Fahrenheit 451


Author: Ray Bradbury

Bookstore Classification: Science Fiction

Readers: Anyone, but often used as high school required reading

This is one of my favorite books.  In a futuristic world where technology has become so advanced that houses no longer burn, a fireman named Montag is the main character of this story.  However, firemen do not exist to put out fires, but instead their job is to find books and burn them.  Society’s reasoning behind this activity is that without the differing viewpoints within books, people will find peace in their lives, which will bring harmony to the world.  Unfortunately, everyone now communicates through large television screens with little human contact.

The story begins when Montag, while walking to work, meets a teenage girl, Clarisse, at one of the many abandoned parks throughout the town.  He is confused as to why she is there and they strike up a conversation.  Clarisse’s family does not own a television, but instead entertains one another by having conversations at night.  This so intrigues Montag that he hides one of the books he supposed to burn and reads it.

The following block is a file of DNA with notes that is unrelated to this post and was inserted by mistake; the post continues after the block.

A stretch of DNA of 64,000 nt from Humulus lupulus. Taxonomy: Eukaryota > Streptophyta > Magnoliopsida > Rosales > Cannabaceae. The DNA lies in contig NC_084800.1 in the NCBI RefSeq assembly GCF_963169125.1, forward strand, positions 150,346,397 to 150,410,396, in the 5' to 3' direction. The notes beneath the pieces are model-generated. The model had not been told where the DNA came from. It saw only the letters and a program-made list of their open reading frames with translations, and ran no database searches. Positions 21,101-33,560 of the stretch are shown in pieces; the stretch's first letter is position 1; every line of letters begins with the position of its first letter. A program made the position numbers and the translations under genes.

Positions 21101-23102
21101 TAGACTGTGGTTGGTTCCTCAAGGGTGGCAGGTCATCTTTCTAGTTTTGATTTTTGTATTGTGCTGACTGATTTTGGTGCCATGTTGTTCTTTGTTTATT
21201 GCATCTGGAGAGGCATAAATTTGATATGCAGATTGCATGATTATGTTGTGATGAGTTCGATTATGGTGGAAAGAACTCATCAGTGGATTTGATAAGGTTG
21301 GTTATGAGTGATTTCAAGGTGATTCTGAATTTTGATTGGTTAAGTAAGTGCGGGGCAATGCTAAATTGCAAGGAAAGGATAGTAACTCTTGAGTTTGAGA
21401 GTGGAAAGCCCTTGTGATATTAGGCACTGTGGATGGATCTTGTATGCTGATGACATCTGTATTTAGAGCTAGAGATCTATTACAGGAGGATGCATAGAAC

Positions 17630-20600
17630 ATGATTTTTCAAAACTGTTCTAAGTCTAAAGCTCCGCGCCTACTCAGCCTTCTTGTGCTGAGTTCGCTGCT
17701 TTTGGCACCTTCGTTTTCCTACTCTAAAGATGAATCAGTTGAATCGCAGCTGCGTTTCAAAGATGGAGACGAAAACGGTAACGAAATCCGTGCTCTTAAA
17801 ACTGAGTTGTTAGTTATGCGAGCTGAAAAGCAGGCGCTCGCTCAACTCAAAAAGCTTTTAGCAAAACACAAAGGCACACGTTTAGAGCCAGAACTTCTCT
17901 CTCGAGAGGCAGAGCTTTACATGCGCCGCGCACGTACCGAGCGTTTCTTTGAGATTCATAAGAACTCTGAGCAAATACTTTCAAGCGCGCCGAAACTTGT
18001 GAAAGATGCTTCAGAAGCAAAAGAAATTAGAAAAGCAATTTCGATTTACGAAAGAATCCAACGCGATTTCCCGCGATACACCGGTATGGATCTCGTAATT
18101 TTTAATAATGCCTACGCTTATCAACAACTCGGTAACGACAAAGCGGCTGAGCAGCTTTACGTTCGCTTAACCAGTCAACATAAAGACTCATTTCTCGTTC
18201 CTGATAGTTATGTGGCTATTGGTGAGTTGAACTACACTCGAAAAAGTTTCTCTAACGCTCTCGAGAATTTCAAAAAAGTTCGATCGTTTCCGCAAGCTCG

This story is a futuristic look at what our society could be within the next 50 years.  I found the most interesting peice of this narrative to be the relationships Bradbury weaves throughout the story.  Montag is married but rarely speaks to his wife, which creates an almost anti-romance feel to the book.  Bradbury creates in Montag a character that illustrates humanity’s need to have mental and emotional fulfillment from the individuals in our lives.  Again, this is one of my favorite books simply because I think it challenges readers to look beyond the television for answers to life’s problems.  This story tackles large topics such as the meaning of intamacy, as well as, the value of knowledge within our society.  A thought provoking and stimulating read.

Published in: on July 6, 2009 at 7:55 pm  Comments (1)  

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One CommentLeave a comment

  1. I love this book!

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